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Although as a traditional conservative I cannot vote for Mr. Obama, I also cannot vote for Mr. Cain or Ms. Bachmann. I am voting for Ron Paul, and would be open to voting for Mr. Huntsman if he got the Republican nomination. I can swallow hard and vote for neoconservative warmongers such as Mr. Gingrich and Mr. Santorum, but I will not vote for a candidate who supports waterboarding. Mr. Can and Ms. Bachmann explicitly said that they would reinstate waterboarding, which is, despite their denials, a form of torture. Mr. Perry hinted that he could support waterboarding, and that adds another reason I could not vote for him. Torture is objectively morally evil, and for candidates to claim Christian identity while supporting a crass utilitarianism that would countenance torture reveals their hypocrisy and the hypocrisy of their “Christian” supporters who also support waterboarding and other forms of torture. I am not so naive so as to believe that the United States has not used torture in the past, but torture has not been a part of official U. S. policy–at least it wasn’t until the administration of George W. Bush. Even Mr. Obama has only added window dressing in limiting torture, letting other countries do the dirty work. To support torture or to deny that waterboarding constitutes torture reveals a major character flaw that is incompatible with a person being president of the United States. Even if we could obtain actionable intelligence from waterboarding, which is doubtful to the point of being practically impossible, this would not morally justify the practice. Mr. Cain and Ms. Bachmann (and perhaps Mr. Perry) find themselves supporting an evil practice that strips human beings of their dignity, a dignity presupposed in the Geneva Conventions. If an open supporter of torture receives the Republican nomination, I will vote for a third party candidate. Critics of Mr. Obama might say that any Republican would be better than him, but a Republican who states that he or she would reinstate waterboarding would not be better than Mr. Obama.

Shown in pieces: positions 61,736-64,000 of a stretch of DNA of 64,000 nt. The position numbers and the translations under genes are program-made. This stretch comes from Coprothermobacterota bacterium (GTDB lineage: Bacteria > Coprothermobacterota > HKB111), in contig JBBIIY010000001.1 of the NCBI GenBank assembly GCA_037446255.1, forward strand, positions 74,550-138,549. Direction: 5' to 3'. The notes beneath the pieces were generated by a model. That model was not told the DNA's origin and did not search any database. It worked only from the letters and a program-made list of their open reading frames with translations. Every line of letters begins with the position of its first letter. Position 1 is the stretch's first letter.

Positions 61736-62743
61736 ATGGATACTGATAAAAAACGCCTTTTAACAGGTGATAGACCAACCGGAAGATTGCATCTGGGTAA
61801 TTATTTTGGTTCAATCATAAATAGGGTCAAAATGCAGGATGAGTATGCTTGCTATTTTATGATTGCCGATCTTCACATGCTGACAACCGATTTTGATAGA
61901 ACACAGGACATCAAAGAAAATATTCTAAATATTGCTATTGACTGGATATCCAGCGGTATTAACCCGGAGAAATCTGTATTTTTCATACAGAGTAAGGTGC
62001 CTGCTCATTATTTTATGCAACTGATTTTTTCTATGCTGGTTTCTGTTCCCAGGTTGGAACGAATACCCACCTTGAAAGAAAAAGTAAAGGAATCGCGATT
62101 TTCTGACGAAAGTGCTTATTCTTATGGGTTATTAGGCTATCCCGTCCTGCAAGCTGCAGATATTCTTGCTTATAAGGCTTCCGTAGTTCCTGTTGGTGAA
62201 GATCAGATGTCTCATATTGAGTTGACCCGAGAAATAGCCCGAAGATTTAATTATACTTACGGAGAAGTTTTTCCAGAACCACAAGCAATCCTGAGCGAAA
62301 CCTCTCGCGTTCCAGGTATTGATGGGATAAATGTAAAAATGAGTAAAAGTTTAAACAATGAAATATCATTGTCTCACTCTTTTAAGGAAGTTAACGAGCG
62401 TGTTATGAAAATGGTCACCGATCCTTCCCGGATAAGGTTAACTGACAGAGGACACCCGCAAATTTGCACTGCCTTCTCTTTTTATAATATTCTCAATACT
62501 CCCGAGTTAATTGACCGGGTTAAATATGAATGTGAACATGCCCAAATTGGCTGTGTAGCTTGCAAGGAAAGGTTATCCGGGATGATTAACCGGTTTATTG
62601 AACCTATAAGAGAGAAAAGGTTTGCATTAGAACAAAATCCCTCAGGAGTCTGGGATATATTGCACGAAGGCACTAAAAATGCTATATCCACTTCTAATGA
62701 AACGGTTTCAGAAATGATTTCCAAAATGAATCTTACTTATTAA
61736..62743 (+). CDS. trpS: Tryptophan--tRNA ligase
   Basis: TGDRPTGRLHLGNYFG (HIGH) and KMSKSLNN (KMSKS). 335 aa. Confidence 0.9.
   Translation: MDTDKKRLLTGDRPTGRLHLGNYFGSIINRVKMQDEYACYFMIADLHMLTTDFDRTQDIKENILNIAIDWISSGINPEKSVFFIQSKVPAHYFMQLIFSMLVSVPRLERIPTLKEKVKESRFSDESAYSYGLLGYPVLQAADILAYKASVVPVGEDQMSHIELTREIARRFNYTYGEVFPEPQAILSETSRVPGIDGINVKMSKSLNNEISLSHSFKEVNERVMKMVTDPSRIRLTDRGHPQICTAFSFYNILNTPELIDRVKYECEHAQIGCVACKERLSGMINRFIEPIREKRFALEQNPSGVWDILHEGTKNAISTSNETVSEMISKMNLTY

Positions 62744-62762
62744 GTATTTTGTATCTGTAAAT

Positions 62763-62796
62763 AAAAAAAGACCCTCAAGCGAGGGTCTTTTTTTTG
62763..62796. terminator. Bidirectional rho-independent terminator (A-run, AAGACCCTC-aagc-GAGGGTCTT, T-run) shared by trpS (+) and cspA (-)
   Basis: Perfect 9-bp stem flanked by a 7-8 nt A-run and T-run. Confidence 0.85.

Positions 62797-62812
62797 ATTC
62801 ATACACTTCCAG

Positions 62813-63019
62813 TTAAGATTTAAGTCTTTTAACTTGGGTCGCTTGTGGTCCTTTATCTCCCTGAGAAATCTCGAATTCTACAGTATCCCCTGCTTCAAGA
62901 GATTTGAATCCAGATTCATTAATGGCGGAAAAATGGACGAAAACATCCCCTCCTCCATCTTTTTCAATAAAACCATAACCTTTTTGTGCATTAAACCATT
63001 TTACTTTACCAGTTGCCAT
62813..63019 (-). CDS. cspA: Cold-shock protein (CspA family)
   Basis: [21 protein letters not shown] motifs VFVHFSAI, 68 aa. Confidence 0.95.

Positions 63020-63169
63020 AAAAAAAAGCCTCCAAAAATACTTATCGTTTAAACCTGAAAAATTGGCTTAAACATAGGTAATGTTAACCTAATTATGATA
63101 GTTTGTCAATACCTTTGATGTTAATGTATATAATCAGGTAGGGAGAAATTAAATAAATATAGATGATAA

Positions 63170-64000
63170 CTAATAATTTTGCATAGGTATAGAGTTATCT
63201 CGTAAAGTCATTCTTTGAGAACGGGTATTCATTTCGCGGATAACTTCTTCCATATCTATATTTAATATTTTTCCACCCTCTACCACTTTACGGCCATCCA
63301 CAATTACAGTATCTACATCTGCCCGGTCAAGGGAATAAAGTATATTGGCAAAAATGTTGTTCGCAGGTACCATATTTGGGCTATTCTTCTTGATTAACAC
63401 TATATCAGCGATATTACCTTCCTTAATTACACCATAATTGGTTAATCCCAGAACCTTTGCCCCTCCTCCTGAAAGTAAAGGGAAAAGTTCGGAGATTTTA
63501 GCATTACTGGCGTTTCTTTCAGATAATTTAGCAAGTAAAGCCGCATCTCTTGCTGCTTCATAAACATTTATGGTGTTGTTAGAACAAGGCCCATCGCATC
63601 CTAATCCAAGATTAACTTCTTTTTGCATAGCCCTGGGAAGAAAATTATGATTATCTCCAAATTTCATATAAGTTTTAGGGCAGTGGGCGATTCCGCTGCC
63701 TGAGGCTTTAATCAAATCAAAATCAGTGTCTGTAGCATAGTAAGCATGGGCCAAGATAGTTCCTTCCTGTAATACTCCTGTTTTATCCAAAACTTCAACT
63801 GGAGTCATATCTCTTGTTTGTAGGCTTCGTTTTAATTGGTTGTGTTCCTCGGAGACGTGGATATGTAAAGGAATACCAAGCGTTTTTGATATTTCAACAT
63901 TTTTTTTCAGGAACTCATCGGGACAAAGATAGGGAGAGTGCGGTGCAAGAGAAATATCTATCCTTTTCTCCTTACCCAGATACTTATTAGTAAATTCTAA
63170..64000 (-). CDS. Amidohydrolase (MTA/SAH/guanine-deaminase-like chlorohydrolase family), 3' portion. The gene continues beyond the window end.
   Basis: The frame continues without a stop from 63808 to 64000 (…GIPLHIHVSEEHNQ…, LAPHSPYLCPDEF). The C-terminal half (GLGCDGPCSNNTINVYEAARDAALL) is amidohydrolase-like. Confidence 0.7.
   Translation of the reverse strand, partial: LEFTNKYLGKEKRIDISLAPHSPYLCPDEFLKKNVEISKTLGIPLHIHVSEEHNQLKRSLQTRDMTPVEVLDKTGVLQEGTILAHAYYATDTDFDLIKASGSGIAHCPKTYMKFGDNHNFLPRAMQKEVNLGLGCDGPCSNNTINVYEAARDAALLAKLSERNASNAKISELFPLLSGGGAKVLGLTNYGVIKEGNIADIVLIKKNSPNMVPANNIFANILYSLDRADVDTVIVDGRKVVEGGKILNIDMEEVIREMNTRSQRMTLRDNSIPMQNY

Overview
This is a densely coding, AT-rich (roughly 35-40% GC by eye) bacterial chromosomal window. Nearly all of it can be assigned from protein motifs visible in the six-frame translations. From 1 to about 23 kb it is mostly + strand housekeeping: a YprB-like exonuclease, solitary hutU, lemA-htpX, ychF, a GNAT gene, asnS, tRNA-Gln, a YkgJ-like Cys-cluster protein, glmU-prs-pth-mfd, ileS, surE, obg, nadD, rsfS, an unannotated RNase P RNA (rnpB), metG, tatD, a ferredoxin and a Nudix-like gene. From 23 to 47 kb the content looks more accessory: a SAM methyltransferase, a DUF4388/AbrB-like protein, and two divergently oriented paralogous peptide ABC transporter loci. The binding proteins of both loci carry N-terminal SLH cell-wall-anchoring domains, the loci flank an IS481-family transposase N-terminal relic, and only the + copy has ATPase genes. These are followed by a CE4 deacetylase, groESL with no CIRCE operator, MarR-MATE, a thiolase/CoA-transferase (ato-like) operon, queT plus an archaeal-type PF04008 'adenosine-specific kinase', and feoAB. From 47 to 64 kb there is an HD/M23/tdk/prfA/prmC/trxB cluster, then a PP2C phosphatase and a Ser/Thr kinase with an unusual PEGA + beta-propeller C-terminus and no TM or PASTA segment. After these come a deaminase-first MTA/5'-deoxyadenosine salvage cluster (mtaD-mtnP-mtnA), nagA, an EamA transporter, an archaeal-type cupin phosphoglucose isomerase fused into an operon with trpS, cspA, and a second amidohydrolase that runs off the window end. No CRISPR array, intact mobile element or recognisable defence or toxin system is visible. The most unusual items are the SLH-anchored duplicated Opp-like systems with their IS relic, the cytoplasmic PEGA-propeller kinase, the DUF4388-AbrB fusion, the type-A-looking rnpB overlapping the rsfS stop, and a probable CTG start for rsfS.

The problem is that both major parties have been purchased by warmongers, to the point that critics of war and or torture such as Mr. Paul, receive limited air time in a lengthy debate. Mr. Paul only received ninety seconds of air time in last night’s debate. That is a travesty that reflects the extent to which the military-industrial complex has captured the U. S. media. The fact that so-called Christians criticize Mr. Paul for opposing torture in all forms and for opposing unnecessary wars reveals the so-called “Christian right” to be neither Christian nor truly right wing. The traditional right would neither have supported torture no engaging in unnecessary wars. The Cold War was the beginning of the fall of the right into warmongering. Afraid of Communist world domination, which could not have happened given the inevitable inefficiency of Communism, the American right supported the major U. S. military buildup of the 1950s. Southerners, who should know better after the War between the States, strongly supported this warmongering policy, as did the leaders of the Christian right in the 1970s and 80s. When  the U.S. engaged in torture in Iraq, Afghanistan, and with the prisoners in Guantanamo Bay, these same groups supported the U.S. practice of torture. There are a few people on both the right and on the left who oppose torture. They should work together to change U. S. policy to the point that it cannot engage in torture anywhere and at any time. If they fail, the United States will pay by losing support in the world community–and by losing its soul.